At the Regenerative Agriculture Alliance, Regi works on system-level strategies designed for global application, currently, his work covers communities in the US (Bordering region of MN, IA and WI, Omaha, Mead and Winnebago NE, Pine Ridge SD), Hazelton British Columbia, Mexico, and Guatemala. Regi received his agronomy degree from the Escuela Nacional Central de Agricultura, studied at the Universidad de San Carlos de Guatemala and graduated from Augsburg University in Minneapolis with a major in international business administration and a minor in communications.
Regi currently lives and farms at Salvatierra Farms, a 75-acre family farm home to Tree-Range® chicken and eggs in Northfield Minnesota with his wife Amy and their youngest son Lars Decarlo. The farm is being built to further advance Regi’s work in regenerative poultry, to demonstrate his system, and to pivot regional and national conversations and adoption of regenerative poultry. Their other children are William and Ana Nicktae, both living in California. Most recently, Regi authored “In the Shadow of Green Man”, My Journey from Poverty and Hunger to Food Security and Hope. It can be ordered from the publisher acresusa.org, Amazon and numerous other book sellers.
Meghan Giroux is an agroforestry researcher and practitioner with nearly two decades of experience growing perennial crops in agricultural and nursery settings. Her graduate research sought to understand the barriers to adopting agroforestry in northeastern North America. With support from the USDA and the New York State Department of Agriculture and Markets, Meghan is developing a 23ha farm to demonstrate the usefulness of agroforestry and associated land-use practices. Meghan is the founder and director of Interlace Commons, a nonprofit dedicated to promoting the adoption of land-use practices that address climate change and land degradation and move toward resilient, biodiverse landscapes that enhance rural livelihoods. She is currently a Climate Adaptation Fellow.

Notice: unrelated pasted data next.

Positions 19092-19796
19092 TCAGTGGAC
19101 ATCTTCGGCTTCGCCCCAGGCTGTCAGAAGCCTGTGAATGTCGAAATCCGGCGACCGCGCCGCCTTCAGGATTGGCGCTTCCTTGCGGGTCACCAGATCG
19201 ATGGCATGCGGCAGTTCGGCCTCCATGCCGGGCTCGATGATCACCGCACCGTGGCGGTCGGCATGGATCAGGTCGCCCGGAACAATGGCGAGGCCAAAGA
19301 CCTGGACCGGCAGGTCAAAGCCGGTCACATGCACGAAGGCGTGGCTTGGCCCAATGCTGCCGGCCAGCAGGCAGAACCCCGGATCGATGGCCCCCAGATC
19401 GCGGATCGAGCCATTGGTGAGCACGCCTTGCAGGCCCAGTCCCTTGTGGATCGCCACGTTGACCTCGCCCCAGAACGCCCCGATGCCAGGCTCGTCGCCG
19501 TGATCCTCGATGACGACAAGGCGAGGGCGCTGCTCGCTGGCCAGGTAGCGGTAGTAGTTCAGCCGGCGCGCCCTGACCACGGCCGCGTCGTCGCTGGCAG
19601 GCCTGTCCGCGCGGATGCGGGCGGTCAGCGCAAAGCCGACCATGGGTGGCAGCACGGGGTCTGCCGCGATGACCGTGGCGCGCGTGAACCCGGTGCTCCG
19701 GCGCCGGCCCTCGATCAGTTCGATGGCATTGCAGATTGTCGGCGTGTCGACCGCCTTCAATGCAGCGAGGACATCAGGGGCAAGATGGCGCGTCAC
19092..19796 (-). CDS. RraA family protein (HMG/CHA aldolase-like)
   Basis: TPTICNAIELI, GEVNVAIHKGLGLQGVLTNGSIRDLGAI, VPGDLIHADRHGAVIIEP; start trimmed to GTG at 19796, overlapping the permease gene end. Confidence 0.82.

Jesse Smith is the Director of Land Stewardship for White Buffalo Land Trust and has been working for the past decade to develop a resilient food economy in California’s Central Coastal region. He’s an agricultural producer with a background in communication and industrial design and has devoted his professional endeavors to agricultural system design and community development to achieve evolutionary change within our food economy and ecology. In addition to his role as Director of Land Stewardship at WBLT, he is a Board Trustee at the Santa Barbara Botanic Gardens, a member of the Santa Barbara Food Action Network, part of the Green America Carbon Farming Innovation Network, and a contracted consultant to the Kiss the Ground Farmland Program.